Why you should wear a white shirt on 11 February
This year, as every year since 1937, US auto-worker trade unionists will be wearing white shirts to commemorate the day that US manual workers began to form the middle class that created the American dream of the mid-20th century. They wear the managerial white-collar uniform in memory of their blue-collar forebears who beat the bosses at the Flint General Motors factory.
We’re giving you a week to plan your wardrobe for the day – so you can encourage others to learn about the commemoration and get them involved too!
The 44-day sit-down strike changed the United Auto-Workers (UAW) from a group of isolated branches into what became a giant among US labor unions. Workers were protesting against poor health and safety and job insecurity, and locked themselves into the plant until management agreed to recognise their union and negotiate pay and conditions.
The strike was marked by violence from the management and the local police, who attempted to storm the plant on 11 January using tear gas. Eventually, the Governor of Michigan, Frank Murphy, mobilised the national guard – but rather than use them to expel the strikers, he ordered them to protect the workers from the police and corporate thugs. That’s a stark contrast with the anti-union behaviour of the current Governor, who has forced through a “right to work (for less)” law.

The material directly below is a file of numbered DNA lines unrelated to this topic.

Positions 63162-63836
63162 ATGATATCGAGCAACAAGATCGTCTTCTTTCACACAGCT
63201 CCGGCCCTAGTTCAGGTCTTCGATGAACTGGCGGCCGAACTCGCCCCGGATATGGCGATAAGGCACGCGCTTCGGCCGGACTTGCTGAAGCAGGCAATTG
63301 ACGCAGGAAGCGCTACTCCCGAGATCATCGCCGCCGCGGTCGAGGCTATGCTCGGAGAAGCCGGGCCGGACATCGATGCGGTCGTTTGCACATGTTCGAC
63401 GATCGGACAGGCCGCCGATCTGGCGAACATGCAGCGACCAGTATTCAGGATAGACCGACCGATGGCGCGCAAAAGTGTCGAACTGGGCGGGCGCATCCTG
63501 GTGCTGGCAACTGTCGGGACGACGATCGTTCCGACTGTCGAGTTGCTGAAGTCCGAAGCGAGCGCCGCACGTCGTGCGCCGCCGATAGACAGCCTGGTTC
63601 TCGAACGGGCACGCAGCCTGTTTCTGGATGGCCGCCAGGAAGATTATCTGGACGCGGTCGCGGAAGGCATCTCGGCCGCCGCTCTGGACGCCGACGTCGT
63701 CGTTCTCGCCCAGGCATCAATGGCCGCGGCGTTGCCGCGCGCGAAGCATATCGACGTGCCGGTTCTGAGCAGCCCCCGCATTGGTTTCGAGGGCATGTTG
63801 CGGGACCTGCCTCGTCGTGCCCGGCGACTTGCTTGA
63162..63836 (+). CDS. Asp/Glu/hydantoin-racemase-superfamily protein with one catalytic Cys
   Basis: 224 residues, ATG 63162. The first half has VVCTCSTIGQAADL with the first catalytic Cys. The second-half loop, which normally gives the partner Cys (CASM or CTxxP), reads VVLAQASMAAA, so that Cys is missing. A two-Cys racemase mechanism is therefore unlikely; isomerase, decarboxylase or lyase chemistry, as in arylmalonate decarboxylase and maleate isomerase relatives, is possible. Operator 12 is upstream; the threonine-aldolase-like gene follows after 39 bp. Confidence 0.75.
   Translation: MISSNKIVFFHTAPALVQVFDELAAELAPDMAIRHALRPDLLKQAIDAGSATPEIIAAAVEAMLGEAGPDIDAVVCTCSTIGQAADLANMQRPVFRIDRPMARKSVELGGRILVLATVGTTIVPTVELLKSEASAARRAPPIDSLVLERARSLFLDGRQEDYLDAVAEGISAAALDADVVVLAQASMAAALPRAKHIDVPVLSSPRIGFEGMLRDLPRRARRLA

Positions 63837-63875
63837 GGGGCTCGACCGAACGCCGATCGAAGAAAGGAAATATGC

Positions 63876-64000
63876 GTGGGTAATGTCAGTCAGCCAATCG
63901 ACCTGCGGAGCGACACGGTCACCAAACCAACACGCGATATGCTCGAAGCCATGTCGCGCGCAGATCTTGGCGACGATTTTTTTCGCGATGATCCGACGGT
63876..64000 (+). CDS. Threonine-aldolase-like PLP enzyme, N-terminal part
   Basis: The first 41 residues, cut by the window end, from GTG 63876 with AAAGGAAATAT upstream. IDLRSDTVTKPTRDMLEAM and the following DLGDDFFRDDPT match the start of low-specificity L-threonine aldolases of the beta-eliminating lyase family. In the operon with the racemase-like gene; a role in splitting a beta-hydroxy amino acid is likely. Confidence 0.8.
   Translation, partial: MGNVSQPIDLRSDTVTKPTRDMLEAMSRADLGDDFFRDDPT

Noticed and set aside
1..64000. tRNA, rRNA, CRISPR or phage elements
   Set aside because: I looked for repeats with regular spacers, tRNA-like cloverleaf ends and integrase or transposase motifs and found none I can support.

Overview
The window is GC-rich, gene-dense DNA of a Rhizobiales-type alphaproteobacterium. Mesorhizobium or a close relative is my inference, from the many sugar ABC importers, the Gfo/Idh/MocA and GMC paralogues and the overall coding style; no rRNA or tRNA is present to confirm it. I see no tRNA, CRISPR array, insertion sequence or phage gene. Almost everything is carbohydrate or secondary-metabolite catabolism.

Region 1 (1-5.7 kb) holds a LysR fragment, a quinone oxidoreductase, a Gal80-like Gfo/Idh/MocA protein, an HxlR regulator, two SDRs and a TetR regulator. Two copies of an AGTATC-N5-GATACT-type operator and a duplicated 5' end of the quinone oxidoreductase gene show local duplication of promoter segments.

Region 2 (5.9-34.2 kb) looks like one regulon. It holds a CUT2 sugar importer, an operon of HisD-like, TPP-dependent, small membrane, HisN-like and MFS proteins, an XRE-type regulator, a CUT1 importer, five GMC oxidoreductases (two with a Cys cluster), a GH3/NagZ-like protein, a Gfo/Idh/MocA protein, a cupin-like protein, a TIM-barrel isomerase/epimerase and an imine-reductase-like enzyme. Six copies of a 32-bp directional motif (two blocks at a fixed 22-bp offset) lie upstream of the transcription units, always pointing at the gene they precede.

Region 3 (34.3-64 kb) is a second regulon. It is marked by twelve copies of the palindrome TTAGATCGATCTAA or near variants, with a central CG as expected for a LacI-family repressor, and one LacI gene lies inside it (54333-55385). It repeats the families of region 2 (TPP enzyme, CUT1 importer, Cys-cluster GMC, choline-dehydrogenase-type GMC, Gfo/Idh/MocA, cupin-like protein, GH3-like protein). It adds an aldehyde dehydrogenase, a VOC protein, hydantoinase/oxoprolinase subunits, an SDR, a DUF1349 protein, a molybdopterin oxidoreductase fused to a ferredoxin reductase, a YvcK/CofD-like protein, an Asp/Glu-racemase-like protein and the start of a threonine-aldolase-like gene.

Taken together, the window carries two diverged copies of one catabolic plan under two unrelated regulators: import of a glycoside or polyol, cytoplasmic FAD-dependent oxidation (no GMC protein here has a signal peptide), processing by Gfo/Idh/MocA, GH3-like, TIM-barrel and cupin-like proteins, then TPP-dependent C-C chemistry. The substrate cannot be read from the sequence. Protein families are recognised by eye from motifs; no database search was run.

A report of the 75th anniversary last year is posted on the UAW site, with many quotes from surviving strikers and their relatives. And the latest issue of UAW magazine “Solidarity” contains an interview with Geraldine Blankinship – whose father was one of the strikers – who was part of the women’s brigade that, in her words, was sometimes thought of as “a group of women whose role it was to make soup and other food for the strikers. The brigade certainly had that role, but it did much more. For instance, Women’s Emergency Brigade members placed themselves in harm’s way to protect strikers.”
The Flint sit-in strike showed that workers and unions could win, and helped bring dignity and respect to workers – as well as the better wages and secure jobs that enabled the USA to build domestic demand and an economic miracle. It’s what we’re still fighting for, 76 years later, in the US and the UK.